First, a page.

Tag Archives: Sustain

A Big Dig in the Growing Gap

Every grass roots movement finds itself pulled in two directions: mucking in vs. wider coordination; hands on vs. strategy. Birmingham’s many community growing projects find themselves getting on with the former, and not so much of the latter.

An emphasis on one direction over the other leaves us with gaps: gaps in communication, gaps in in getting things done, gaps in sustaining a project. For example, at this point, the communication gap means that we don’t even know how many Birmingham groups there are!

Making community food growing part or every town & city – The Big Dig Project plans to expand across England.

Across England, six cities are already participating in the Big Dig Programme: Brighton & Hove, London, Sheffield, Middlesborough, Coventry and Manchester.

The Big Dig is a national project to engage people in community food growing projects across England, and is all about making community food growing a part of every urban landscape.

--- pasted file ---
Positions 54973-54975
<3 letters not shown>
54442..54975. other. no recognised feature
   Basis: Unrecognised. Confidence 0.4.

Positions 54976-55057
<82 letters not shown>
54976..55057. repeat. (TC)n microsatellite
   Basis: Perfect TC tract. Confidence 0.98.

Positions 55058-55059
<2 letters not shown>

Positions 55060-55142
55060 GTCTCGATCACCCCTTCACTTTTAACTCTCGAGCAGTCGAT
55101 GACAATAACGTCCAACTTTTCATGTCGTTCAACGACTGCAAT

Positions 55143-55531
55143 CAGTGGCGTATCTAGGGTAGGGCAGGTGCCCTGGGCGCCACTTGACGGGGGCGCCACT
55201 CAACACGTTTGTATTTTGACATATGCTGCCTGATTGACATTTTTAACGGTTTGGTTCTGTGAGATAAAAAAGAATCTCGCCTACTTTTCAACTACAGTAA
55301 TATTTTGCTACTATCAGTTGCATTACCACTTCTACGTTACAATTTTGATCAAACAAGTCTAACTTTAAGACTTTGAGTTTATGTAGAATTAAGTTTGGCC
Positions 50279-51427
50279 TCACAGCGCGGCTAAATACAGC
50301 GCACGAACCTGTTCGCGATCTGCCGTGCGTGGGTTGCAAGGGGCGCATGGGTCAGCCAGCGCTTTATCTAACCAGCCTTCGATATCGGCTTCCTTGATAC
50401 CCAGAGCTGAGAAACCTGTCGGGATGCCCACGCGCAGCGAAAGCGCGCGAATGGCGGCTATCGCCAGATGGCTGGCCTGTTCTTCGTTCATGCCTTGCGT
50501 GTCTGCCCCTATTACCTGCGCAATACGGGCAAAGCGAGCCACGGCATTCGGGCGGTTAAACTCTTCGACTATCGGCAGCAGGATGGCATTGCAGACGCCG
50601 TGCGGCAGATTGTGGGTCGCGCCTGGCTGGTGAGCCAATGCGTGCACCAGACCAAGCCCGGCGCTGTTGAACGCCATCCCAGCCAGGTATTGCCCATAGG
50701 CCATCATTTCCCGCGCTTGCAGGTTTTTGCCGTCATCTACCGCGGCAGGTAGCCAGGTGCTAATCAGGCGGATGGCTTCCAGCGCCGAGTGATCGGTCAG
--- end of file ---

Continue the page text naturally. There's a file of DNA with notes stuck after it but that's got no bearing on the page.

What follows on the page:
Urban food growing: Why it matters

Last week I wrote about the pointlessness of Birmingham attempting to be self-sufficient in food. That is not to say that growing (and eating!) food planted and nurtured in the city isn’t worth promoting, let alone doing.

It is. Here are three arguments as to why.

The first is the every-little-counts argument. Clare Devereux of Brighton & Hove reckons their allotments and gardens produce 0.14% of what they need.

What if that could be nudged upwards to, say, 1%? Add in vertical farming and nudge local supplies up a tad more to, say, 2% or even 3%?

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